Connective Corridor construction transforms face of University Avenue

July 1, 2011

July 1, 2011

Prepare to have patience if you’re grabbing that morning cup of coffee on Marshall Street. A five-block span of University Avenue, from Waverly Street to East Genesee Street, is under heavy construction as the Connective Corridor construction project gets underway. University Avenue, from Waverly Avenue to East Adams Street, is closed to vehicular traffic.

A cavalcade of backhoes, track hoes, loaders and tractors began lining up along University Avenue in mid-June as the project officially kicked off construction of the Connective Corridor. The Corridor will eventually curve along West Fayette Street near Armory Square. Free bus service, operated and maintained by Centro through a partnership with the University, is already provided along the route. The buses, which link the SU campus with downtown Syracuse, are free to everyone.

The transformation currently underway will reflect a contemporary style, vibrant colors, parks, entertainment venues and new lighting. The changes will serve as a welcome mat between the University area and downtown Syracuse.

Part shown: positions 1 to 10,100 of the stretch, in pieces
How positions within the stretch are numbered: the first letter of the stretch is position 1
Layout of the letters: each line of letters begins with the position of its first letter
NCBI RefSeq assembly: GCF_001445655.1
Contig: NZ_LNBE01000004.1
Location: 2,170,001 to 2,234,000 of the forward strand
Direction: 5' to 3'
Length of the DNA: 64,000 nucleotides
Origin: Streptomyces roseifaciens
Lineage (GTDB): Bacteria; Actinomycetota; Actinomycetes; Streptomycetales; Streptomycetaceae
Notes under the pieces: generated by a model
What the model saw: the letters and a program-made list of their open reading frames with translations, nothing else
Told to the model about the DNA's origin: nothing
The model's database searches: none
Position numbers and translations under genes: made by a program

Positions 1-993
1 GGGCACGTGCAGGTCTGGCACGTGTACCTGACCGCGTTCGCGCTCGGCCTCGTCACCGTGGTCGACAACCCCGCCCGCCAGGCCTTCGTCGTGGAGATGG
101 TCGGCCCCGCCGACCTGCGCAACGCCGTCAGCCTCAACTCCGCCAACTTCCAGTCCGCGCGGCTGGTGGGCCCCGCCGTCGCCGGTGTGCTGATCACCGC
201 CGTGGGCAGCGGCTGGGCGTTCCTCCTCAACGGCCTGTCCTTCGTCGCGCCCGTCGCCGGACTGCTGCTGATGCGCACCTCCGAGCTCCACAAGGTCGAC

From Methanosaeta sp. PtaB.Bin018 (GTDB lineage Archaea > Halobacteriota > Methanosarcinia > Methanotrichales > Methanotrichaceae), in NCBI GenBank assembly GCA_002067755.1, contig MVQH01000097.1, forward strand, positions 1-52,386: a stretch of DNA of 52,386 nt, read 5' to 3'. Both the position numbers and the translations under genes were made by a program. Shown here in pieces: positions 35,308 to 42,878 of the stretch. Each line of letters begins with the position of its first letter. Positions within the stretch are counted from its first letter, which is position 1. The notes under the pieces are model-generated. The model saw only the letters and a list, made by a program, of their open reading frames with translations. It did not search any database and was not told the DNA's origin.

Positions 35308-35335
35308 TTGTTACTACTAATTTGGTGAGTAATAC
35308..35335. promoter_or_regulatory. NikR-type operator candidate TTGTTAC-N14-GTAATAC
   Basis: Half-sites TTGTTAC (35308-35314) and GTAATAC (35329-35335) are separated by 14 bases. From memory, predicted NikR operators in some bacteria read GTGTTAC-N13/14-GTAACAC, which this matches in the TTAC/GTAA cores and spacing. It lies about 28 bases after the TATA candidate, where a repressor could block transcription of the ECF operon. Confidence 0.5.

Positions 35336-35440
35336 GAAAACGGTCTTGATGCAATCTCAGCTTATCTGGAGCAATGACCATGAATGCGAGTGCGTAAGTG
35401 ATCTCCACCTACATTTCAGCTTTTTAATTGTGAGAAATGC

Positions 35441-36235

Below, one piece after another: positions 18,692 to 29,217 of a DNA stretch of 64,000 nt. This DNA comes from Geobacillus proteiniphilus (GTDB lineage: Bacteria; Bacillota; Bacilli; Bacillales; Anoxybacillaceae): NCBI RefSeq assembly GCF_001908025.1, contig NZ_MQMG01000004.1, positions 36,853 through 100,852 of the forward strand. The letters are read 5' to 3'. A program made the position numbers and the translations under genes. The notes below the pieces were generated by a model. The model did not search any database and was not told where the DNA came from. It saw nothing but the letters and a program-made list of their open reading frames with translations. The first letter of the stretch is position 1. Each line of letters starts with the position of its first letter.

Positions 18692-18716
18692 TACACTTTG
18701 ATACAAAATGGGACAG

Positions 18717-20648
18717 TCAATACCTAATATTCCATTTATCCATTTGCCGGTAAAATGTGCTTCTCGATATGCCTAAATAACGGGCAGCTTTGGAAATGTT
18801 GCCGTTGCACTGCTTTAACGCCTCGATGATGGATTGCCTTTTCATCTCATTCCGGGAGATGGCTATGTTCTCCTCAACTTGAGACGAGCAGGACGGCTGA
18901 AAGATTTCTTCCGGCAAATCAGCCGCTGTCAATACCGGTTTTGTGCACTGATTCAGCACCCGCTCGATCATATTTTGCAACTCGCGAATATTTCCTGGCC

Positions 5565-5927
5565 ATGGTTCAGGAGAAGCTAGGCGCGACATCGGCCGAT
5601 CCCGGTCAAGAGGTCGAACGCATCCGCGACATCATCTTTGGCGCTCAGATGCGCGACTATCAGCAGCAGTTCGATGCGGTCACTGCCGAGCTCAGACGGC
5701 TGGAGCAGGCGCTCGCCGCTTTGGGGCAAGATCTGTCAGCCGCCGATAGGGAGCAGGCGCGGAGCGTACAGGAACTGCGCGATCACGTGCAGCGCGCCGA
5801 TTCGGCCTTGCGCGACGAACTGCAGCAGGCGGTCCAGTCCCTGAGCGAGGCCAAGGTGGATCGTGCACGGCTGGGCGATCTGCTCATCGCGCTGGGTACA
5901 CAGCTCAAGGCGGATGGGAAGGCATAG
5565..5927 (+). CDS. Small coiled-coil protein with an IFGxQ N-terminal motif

“The goal is to activate our public spaces in Syracuse with visitors, music, street theater and commerce,” says Marilyn Higgins, SU vice president for community engagement and economic development. “The style is contemporary and colorful. With more people using, congregating and playing in the public realm, we’ll have a safer, more vibrant city.”

The following changes are in place:

  • Starting Thursday, June 30, business-oriented signage posted along the construction route directs pedestrians to alternate entrances for Marshall Square Mall, Huntington Hall and the Sheraton Syracuse University Hotel and Conference Center.
  • Starting Friday, July 1, the relocation of a water main may affect water pressure in Marshall Square Mall and at University College. Questions or concerns can be directed to Cory McCarthy, Department of Water, 530-2685.
  • A temporary pedestrian walkway from Adams Street to Waverly Avenue is located on the east side, instead of the west side.
  • Pedestrians are asked to avoid cordoned-off construction zones to protect their safety.

While the temporary upheaval is a minor inconvenience, the payoff will be significant. “This will attract more companies and residential development to the urban core,” says Higgins. “The Connective Corridor will serve as a signature strip of leading-edge urban redevelopment and will not only connect the University to the arts and cultural venues downtown, it will also invigorate the businesses and neighborhoods along the route.”

The University Avenue construction will be substantially completed before students return in late August and will be entirely completed in spring of 2012.